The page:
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Walking In the Light

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I'm a Jewish Mexican-American.That makes me different from most or all of the other people on these pages. I am also a recovering addict, which makes me exactly the same as the rest of us.

We are addicts of different ages, races and sizes, gay and straight, survivors of slavery to many different drugs and combinations of drugs, including alcohol, among the most lethal and demoralizing of them all. What we have in common, in our millions, is the experience of living in spiritual darkness, of feeling separate from and unworthy of our families, from the entire human race and from the Higher Power that created us, too.

I was brought up by middle-class people who didn't drink or even smoke tobacco. I had grandmothers but no grandfathers. It wasn't until I was an adult that I was?told that both my grandfathers had been abusive?alcohol addicts that beat my grandmothers and terrorized my parents as children. It's no wonder that when I first discovered the "liquid drug," at age 9, my parents did not yell, they cried.

That first intoxication led me, over the years,?to every other drug I could put my hands on. My father passed away without knowing that I went to the depths of IV drug use, with cocaine, heroin and, especially, methamphetamine.

My mother lived to see me get clean, with the help of an anonymous?12-step fellowship, and I was able to care for her for the last 12 years of her life. I was at her side, along with my son and my daughter, when she passed last summer, and I know that the best gift I ever gave her was my recovery.

Because I have found my way back into the Light,?I have stopped being self-destructive and destructive in general. The God that I serve has given me a chance to live the life of a decent man and help others. I have?cowered in the darkness, a deep, black hole where I was spiritually dead and physically killing myself. Today, I choose to walk in the Light. It was other addicts, motivated by the same God, that showed me the way. I will always be grateful to the men and women who cared enough to tell me that I was worthy of life.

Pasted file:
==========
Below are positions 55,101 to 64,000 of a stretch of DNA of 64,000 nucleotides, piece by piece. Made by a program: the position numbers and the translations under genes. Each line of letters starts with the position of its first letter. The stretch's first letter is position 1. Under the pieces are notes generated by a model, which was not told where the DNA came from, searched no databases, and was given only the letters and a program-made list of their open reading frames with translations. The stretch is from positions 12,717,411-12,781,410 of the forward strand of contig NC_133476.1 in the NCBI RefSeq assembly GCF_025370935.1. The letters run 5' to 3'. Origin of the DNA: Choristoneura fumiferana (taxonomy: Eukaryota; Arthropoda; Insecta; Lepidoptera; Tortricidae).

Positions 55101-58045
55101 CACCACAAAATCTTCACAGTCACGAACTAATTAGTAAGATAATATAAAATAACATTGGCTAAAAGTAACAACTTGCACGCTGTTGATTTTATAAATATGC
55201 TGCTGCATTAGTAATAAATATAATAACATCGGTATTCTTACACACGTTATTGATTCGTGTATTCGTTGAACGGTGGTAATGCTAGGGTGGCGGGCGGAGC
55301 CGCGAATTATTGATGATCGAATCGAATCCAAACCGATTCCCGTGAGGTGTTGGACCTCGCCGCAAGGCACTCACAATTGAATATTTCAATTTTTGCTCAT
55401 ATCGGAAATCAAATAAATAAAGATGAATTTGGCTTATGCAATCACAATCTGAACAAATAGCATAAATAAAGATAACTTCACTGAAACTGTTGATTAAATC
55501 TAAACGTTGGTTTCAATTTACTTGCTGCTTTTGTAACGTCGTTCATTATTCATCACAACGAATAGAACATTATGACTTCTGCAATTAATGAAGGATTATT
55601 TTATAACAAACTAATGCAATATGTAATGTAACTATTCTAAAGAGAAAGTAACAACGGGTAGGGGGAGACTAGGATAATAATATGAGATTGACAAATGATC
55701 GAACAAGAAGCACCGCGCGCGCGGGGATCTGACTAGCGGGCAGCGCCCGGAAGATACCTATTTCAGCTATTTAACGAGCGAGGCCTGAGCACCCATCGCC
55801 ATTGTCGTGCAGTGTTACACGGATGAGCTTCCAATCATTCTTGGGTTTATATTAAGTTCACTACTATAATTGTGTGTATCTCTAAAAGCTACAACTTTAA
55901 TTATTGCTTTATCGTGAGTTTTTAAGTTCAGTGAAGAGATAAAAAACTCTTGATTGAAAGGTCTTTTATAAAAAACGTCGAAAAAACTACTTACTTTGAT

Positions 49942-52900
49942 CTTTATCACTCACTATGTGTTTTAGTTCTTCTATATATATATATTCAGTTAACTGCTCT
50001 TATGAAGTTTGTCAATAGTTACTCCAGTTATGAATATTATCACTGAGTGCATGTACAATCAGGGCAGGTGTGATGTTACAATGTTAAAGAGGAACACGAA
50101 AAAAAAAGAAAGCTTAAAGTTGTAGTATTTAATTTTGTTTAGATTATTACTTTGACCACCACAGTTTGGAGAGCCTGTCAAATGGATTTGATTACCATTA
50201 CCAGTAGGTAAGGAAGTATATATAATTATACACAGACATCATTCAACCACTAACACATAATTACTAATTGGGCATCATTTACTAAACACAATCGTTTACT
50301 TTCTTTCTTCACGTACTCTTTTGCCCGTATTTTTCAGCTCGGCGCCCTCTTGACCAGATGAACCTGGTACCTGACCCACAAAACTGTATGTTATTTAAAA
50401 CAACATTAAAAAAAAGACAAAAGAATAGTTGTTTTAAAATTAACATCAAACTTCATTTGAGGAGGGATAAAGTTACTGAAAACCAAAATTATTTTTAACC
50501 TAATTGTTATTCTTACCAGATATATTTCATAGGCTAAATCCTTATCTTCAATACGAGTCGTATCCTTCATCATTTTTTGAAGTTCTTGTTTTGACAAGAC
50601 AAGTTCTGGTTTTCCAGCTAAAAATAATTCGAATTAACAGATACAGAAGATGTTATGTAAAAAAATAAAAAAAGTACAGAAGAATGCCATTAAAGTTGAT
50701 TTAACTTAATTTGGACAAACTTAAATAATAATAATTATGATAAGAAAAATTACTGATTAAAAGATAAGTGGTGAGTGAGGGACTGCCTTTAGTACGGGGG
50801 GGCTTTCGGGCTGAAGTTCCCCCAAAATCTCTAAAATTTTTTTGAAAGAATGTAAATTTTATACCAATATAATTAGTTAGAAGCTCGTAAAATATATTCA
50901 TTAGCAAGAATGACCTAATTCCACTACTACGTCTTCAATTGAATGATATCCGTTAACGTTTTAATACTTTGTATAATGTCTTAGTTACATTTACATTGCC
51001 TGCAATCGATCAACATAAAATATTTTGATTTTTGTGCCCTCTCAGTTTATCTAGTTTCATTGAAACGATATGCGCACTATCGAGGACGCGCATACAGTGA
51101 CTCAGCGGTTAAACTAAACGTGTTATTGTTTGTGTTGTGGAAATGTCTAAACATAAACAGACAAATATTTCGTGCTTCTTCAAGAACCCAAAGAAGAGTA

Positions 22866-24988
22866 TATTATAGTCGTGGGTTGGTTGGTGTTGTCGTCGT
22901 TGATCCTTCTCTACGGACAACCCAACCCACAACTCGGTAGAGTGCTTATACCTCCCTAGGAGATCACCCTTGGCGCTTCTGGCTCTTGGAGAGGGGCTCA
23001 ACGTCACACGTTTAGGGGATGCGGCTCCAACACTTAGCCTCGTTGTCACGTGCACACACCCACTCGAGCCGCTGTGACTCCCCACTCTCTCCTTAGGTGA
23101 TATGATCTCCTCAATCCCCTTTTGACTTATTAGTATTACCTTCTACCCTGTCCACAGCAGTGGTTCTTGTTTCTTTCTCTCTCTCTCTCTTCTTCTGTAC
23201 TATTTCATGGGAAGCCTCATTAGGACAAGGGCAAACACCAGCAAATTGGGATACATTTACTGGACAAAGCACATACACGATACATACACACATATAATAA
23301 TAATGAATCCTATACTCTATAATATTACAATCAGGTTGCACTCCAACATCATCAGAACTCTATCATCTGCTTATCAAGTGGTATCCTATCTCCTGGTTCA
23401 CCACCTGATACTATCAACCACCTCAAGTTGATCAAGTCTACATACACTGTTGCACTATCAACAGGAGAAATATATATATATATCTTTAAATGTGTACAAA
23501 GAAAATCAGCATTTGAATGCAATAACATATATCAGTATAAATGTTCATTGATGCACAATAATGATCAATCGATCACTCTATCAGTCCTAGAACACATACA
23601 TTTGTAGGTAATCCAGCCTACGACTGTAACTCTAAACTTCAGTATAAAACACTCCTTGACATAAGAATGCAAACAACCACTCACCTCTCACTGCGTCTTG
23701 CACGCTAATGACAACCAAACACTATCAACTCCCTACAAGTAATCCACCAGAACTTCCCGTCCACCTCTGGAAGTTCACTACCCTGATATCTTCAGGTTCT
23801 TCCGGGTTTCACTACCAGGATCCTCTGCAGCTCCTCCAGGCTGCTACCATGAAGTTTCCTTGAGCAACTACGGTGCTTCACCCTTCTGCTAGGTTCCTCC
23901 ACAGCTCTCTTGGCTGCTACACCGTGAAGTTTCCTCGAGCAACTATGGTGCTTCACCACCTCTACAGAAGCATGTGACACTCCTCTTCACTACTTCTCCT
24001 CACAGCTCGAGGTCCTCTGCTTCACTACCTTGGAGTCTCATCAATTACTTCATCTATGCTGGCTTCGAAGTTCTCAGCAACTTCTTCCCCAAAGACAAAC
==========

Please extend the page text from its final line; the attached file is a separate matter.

This Story of Hope was created in celebration of recovery and to let families know that there are pathways to hope and healing. The Partnership for Drug-Free Kids is the only nonprofit organization dedicated to helping families who are struggling with their son or daughter's substance use. Please consider sharing this page so that families know where to turn to for help, and that there is always hope.

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Comments

1. Cristina
maybe we have to do or prove first that were willing to change...and also that action is louder than words....and its true that when you already lost someone trust its not easy to give it again....
2. Patsy Stair
The truth has come out about Ted Williams. He was on Dr. Phil for 2 days--he is still drinking and admitted it. He appears to be manic depressive. He admitted to Dr. Phil that he is a con man and is/was proud of it. He has agreed to go to rehab--paid for by Dr. Phil. Apparently, he is surrounded by "handlers" who are influencing him--maybe not in a good way. This is a sad story all around, but he has been offered help. Let's hope he takes it and that this truly becomes a rags to riches story.
3. Denise Krochta
I've been reading comments on different websites and it is making me crazy. There is a lot of bad energy focused on this man's mom. I think all of us loved ones can identify with her cautious optimism. When he said he called her and tried to tell her he was going to get a job and do some good things and she didn't want to hear about it. Those who "don't know" are criticizing her lack of trust. It takes time to regain this trust. Many of us know that this good fortune isn't necessarily the panacea that everyone thinks it will be. It is up to this guy and no one else. I love this mom!
4. Mary
Thank you for sharing your very interesting story.